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Ben Het Special Forces Camp - 1969
Here is a photo of the Ben Het camp and airfield looking southward. (photo courtesy John Stymerski 483rd CAMS). It was located at YB 870-251.
On the night of March 3, 1969, tanks from the 1st platoon of Bravo Company, 1st Bn 69th Armor engaged 5 Soviet PT-76 tanks and a half dozen BMP-40 APCs in the only tank-vs-tank battle of the Vietnam War prior to the U.S. withdrawal in 1972. The Bravo Company Tankers, led by Captain John Stoval, managed to destroy two NVA tanks (first one and second one) and one APC before the NVA wisely broke off the attack on the camp. (photos Copyright Frank Cole)
The camp was one of seven SF/CIDG camps designed to monitor and interdict NVA infiltration from Cambodia and Laos. The seven SF/CIDG surveillance camps from north to south were Ben het, Plei Djereng, Duc Co, Tieu Atar, Ban Don, Duc Lap, and Bu Prang. When NVA activity threatened Dak To the camp was expanded into a brigade-sized installtion.
Ben Het was normally manned by 12 Green Berets of a Special Forces A-Team, and approximately 200 Montagnard tribesman forming a Civilian Irregular Defense Group (CIDG). Occasionally two M-107 Self-propelled 175mm guns of the 7th Bn 15th Field Artillery would make a "raid" to Ben Het. A raid involved two guns and their supply and FDC elements moving at high speed to a location where they would fire Harassing and Interdicting (H&I) fire on NVA troops in neighboring Laos and Cambodia. One of the key reasons for Ben Het's existence is the fact that only 13 kilometers (13,000 meters, or 8 miles)) west of this location, Laos, Cambodia, and South Vietnam share a common border. This area was sometimes referred to as the "Triangle", although some confused that name with the "Iron Triangle" in the III Corps Tactical Zone.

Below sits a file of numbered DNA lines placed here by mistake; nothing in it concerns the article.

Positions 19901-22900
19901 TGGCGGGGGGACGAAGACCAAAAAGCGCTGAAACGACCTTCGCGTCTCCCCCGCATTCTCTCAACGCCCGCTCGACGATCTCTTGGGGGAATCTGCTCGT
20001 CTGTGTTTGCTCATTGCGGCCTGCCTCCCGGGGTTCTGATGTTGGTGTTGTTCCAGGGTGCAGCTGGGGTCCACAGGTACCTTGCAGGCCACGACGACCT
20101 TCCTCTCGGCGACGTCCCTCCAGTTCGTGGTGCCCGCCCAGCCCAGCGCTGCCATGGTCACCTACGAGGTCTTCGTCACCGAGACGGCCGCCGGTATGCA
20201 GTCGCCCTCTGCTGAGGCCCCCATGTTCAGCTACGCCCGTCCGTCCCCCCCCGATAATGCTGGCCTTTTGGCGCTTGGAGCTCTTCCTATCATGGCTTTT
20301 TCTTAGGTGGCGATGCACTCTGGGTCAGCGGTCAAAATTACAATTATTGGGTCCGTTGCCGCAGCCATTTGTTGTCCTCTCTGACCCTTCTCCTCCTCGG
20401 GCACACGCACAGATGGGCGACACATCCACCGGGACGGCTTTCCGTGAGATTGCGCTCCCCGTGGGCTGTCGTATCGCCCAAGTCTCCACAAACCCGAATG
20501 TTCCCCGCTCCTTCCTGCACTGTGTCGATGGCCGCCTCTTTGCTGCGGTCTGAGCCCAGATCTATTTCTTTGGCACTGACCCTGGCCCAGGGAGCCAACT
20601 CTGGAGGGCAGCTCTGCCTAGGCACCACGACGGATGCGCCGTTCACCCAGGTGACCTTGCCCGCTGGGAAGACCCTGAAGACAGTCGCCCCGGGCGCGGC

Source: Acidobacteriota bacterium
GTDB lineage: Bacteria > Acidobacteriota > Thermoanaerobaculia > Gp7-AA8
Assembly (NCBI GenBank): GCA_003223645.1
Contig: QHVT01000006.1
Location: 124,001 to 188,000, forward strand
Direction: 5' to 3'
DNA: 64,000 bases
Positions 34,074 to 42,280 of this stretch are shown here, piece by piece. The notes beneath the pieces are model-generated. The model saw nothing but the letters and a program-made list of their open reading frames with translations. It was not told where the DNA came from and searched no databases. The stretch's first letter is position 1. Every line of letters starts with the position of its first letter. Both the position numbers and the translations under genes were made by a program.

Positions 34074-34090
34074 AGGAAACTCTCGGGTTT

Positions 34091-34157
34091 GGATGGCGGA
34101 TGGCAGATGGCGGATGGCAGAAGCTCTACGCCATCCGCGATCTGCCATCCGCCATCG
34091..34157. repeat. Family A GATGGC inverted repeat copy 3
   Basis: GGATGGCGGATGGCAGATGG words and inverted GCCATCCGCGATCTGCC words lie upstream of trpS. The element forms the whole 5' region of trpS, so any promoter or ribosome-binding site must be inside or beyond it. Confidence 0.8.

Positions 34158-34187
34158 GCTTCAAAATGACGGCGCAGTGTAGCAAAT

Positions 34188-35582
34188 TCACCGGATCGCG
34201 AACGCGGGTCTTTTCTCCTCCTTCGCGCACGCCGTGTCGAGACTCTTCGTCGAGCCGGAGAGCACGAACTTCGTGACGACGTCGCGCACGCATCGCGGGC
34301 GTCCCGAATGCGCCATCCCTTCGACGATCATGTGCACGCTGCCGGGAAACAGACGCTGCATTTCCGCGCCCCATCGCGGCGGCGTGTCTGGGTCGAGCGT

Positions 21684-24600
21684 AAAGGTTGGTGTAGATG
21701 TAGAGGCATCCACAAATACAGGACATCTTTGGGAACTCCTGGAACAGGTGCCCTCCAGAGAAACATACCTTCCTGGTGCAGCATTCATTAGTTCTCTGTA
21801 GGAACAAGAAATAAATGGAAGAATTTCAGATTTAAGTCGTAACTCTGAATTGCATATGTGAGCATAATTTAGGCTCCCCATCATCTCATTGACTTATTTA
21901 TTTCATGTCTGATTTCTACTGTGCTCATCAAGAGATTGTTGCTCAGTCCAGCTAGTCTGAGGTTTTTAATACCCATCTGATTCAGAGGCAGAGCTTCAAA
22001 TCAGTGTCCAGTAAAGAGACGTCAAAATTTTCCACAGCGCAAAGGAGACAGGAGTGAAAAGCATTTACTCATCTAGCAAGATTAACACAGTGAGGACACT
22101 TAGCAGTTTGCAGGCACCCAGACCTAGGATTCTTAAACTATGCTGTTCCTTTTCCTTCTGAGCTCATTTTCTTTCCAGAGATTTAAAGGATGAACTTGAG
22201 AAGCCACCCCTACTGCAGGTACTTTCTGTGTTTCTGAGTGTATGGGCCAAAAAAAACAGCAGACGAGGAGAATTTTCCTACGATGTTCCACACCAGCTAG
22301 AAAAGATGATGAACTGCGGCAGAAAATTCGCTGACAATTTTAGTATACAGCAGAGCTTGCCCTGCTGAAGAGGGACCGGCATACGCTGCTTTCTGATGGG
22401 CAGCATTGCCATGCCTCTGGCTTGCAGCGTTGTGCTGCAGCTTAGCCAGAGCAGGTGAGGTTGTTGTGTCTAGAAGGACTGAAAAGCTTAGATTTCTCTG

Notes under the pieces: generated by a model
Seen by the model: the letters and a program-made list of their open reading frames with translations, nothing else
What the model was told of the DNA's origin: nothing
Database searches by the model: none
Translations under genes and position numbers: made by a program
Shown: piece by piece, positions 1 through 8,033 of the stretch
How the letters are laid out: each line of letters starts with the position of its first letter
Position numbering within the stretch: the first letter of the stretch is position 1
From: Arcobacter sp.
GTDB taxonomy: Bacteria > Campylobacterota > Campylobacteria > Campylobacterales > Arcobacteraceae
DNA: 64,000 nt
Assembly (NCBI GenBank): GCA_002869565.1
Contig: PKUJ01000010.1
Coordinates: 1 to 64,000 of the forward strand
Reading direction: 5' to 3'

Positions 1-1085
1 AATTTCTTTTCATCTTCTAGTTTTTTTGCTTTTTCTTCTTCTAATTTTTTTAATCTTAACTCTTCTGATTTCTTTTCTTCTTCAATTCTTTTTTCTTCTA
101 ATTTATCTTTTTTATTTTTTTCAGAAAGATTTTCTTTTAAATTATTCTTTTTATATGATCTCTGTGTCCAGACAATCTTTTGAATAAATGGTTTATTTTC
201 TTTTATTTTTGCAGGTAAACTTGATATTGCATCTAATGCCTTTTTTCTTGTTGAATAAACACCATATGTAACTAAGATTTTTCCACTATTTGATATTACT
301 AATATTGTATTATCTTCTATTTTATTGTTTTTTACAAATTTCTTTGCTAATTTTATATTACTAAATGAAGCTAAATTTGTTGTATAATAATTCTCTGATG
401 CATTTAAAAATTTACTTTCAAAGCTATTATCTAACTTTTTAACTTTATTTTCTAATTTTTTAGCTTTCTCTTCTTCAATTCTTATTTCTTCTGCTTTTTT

Twelve kilometers (7 miles) southwest of Ben Het is Hill 875, which was the scene of a violent battle between the 173rd Airborne Brigade, supported by 4th Infantry Division infantrymen, and the NVA in November of 1967. The NVA troops the U.S. forces attacked were enroute to staging areas for the January 1968 Tet offensive. The action by the U.S. forces seriously degraded the NVA regiment's ability to participate in the Tet Offensive and saved American lives in 1968.